**Here’s a quick note on something that I often find in discussions on tests, even though it treats “power”, which is a capacity-of-test notion, as if it were a fit-with-data notion…..**

1.** Take a one-sided Normal test T+: with n iid samples:**

**H _{0}: µ ≤ _{ }0 against H_{1}: µ > _{ }0**

σ = 10, n = 100, σ/√n =σ** _{x}**= 1, α = .025.

So the test would reject H_{0} iff Z > c_{.025} =1.96. (1.96. is the “cut-off”.)

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**Simple rules for alternatives against which T+ has high power:**

- If we add σ
_{x }(here 1) to the cut-off (here, 1.96) we are at an alternative value for µ that test T+ has .84 power to detect. - If we add 3σ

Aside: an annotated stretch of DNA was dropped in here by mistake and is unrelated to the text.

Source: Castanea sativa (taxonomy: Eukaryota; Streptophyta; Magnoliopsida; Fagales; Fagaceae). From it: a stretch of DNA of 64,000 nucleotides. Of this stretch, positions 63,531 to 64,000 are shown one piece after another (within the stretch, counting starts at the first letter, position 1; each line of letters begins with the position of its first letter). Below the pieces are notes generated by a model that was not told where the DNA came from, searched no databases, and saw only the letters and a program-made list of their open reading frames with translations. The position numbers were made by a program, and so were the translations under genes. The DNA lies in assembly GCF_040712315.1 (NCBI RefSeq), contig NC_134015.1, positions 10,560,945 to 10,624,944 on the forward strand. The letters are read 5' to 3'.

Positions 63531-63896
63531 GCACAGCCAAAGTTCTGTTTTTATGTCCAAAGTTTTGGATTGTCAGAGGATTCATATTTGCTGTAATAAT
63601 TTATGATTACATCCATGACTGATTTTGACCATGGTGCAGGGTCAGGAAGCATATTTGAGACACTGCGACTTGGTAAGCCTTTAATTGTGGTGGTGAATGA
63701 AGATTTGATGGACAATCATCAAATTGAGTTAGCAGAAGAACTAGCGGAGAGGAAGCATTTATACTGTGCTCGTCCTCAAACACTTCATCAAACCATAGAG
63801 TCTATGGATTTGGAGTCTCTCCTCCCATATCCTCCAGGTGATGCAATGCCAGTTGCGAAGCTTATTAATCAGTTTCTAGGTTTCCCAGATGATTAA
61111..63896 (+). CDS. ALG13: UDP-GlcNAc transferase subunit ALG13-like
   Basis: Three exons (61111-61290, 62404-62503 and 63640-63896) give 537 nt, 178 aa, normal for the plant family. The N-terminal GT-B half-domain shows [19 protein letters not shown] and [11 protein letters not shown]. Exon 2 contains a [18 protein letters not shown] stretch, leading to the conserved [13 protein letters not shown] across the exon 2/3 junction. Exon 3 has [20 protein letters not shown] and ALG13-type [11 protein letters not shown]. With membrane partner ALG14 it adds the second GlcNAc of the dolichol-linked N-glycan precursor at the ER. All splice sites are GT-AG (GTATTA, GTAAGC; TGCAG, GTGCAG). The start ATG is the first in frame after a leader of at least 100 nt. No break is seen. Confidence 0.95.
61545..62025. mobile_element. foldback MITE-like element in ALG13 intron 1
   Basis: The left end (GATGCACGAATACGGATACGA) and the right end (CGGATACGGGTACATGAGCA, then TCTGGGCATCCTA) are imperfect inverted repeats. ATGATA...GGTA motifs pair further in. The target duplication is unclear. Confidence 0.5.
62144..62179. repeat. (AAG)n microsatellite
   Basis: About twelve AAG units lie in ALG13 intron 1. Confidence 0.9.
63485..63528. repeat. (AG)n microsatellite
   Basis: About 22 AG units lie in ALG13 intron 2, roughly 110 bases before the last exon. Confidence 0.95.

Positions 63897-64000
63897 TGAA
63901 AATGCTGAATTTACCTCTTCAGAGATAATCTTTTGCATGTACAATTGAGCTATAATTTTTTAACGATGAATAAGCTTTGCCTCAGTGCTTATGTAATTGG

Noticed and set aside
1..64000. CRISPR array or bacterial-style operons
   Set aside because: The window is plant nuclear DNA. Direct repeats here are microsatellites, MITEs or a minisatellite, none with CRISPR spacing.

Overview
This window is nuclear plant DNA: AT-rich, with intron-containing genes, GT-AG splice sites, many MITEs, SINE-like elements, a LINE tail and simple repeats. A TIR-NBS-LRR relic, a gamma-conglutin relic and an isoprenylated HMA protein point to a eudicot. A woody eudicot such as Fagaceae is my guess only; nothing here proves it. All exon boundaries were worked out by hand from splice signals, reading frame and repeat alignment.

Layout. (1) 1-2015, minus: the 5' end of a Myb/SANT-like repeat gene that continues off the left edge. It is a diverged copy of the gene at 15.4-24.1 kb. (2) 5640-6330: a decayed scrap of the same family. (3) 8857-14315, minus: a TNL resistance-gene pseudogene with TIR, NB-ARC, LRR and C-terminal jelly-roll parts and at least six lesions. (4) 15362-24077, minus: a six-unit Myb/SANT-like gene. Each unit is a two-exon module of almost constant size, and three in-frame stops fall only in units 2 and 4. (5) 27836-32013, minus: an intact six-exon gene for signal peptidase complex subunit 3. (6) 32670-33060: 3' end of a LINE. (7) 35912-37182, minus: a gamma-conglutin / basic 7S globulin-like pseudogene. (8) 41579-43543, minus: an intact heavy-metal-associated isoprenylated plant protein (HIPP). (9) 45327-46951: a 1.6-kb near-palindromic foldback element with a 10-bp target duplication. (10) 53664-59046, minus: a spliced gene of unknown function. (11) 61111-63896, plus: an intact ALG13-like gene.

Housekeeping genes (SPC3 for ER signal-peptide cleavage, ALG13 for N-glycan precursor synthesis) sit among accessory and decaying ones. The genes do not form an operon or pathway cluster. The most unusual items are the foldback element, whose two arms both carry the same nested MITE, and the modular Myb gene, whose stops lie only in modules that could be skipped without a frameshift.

to the cut-off we are at an alternative value for µ that test T+ has ~ .999 power to detect. This value, which we can write as µ_{x }^{.}^{999}= 4.96

Let the observed outcome just reach the cut-off to reject the null,z_{0 }= 1.96.

If we were to form a “likelihood ratio” of μ = 4.96 compared to μ_{0} = 0 using

[Power(T+, 4.96)]/α,

it would be 40. (.999/.025).

It is absurd to say the alternative 4.96 is supported 40 times as much as the null, understanding support as likelihood or comparative likelihood. (The data 1.96 are even closer to 0 than to 4.96). The same point can be made with less extreme cases.) What is commonly done next is to assign priors of .5 to the two hypotheses, yielding

Pr(H_{0} |z_{0}) = 1/ (1 + 40) = .024, so Pr(H_{1} |z_{0}) = .976.

Such an inference is highly unwarranted and would almost always be wrong. Continue reading